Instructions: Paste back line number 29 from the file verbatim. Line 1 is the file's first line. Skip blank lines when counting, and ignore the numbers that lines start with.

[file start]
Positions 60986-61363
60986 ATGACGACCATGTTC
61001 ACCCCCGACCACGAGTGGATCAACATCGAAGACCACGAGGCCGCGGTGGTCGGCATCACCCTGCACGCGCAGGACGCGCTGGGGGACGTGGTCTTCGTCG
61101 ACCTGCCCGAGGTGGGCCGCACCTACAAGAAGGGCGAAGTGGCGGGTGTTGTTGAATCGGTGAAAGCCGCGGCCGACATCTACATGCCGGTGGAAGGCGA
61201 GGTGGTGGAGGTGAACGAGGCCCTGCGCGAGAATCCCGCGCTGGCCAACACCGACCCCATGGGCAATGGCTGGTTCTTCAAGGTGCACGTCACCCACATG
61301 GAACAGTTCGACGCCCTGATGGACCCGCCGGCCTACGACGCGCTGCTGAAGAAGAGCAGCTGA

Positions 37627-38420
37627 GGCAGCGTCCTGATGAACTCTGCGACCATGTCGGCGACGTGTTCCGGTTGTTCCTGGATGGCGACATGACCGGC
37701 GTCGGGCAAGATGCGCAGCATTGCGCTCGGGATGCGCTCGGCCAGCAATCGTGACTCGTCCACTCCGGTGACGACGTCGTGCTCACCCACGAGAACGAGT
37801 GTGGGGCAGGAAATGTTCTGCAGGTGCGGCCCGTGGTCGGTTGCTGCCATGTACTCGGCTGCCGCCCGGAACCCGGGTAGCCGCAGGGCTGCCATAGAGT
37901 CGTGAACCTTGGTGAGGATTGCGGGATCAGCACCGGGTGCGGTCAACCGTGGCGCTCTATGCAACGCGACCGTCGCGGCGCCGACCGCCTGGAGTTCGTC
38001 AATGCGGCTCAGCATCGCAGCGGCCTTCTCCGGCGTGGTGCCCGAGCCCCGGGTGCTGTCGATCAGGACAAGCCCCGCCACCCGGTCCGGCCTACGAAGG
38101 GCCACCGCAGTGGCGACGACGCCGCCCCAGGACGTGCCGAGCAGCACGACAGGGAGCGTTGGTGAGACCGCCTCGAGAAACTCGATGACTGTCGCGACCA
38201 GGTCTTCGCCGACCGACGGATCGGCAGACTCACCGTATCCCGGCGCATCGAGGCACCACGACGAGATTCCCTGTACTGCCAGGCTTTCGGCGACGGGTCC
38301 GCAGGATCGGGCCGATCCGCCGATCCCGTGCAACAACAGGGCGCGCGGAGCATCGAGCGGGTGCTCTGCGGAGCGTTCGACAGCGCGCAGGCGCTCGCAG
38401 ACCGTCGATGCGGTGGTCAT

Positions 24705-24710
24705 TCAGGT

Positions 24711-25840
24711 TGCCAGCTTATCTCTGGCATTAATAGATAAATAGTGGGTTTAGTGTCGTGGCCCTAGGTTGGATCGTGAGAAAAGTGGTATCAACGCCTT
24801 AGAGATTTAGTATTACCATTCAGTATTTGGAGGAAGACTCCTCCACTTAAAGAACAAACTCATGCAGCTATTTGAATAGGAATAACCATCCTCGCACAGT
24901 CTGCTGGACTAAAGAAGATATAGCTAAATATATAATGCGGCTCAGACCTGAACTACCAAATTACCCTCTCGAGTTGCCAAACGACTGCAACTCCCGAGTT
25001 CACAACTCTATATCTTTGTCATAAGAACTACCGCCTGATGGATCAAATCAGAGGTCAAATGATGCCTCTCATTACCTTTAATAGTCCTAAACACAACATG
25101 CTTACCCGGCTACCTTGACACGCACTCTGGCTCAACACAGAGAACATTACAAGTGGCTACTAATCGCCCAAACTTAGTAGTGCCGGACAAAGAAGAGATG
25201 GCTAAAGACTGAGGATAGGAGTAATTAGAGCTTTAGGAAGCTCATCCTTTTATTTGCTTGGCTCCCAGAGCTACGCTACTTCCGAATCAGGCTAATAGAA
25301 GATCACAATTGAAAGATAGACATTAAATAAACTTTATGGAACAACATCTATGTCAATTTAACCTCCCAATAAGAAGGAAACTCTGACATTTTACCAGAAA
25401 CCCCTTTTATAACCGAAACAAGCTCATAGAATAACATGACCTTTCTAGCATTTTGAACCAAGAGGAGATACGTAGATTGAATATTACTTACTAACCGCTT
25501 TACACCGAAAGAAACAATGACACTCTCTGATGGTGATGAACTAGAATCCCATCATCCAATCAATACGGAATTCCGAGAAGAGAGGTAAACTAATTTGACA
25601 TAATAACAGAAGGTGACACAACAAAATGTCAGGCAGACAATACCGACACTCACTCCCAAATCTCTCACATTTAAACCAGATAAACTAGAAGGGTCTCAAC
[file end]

25601 TAATAACAGAAGGTGACACAACAAAATGTCAGGCAGACAATACCGACACTCACTCCCAAATCTCTCACATTTAAACCAGATAAACTAGAAGGGTCTCAAC